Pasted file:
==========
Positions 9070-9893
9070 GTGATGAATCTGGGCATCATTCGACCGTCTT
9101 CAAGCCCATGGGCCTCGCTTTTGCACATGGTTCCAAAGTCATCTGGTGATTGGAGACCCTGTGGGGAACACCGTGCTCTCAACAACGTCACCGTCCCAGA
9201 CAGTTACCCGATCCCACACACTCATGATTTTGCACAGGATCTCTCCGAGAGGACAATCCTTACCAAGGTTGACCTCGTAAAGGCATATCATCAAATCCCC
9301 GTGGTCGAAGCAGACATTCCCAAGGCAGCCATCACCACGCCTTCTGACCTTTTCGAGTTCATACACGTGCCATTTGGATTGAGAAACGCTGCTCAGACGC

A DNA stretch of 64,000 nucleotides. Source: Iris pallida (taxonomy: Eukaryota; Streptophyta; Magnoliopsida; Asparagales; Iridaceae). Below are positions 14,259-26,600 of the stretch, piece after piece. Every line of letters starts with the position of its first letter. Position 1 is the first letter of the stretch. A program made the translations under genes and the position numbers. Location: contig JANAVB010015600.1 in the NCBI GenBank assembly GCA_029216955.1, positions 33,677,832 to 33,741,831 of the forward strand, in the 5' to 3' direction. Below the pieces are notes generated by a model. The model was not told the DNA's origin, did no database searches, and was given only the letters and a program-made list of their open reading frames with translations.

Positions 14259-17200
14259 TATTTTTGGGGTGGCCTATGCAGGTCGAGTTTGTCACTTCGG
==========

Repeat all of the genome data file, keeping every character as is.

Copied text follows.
Positions 9070-9893
9070 GTGATGAATCTGGGCATCATTCGACCGTCTT
9101 CAAGCCCATGGGCCTCGCTTTTGCACATGGTTCCAAAGTCATCTGGTGATTGGAGACCCTGTGGGGAACACCGTGCTCTCAACAACGTCACCGTCCCAGA
9201 CAGTTACCCGATCCCACACACTCATGATTTTGCACAGGATCTCTCCGAGAGGACAATCCTTACCAAGGTTGACCTCGTAAAGGCATATCATCAAATCCCC
9301 GTGGTCGAAGCAGACATTCCCAAGGCAGCCATCACCACGCCTTCTGACCTTTTCGAGTTCATACACGTGCCATTTGGATTGAGAAACGCTGCTCAGACGC

A DNA stretch of 64,000 nucleotides. Source: Iris pallida (taxonomy: Eukaryota; Streptophyta; Magnoliopsida; Asparagales; Iridaceae). Below are positions 14,259-26,600 of the stretch, piece after piece. Every line of letters starts with the position of its first letter. Position 1 is the first letter of the stretch. A program made the translations under genes and the position numbers. Location: contig JANAVB010015600.1 in the NCBI GenBank assembly GCA_029216955.1, positions 33,677,832 to 33,741,831 of the forward strand, in the 5' to 3' direction. Below the pieces are notes generated by a model. The model was not told the DNA's origin, did no database searches, and was given only the letters and a program-made list of their open reading frames with translations.

Positions 14259-17200
14259 TATTTTTGGGGTGGCCTATGCAGGTCGAGTTTGTCACTTCGG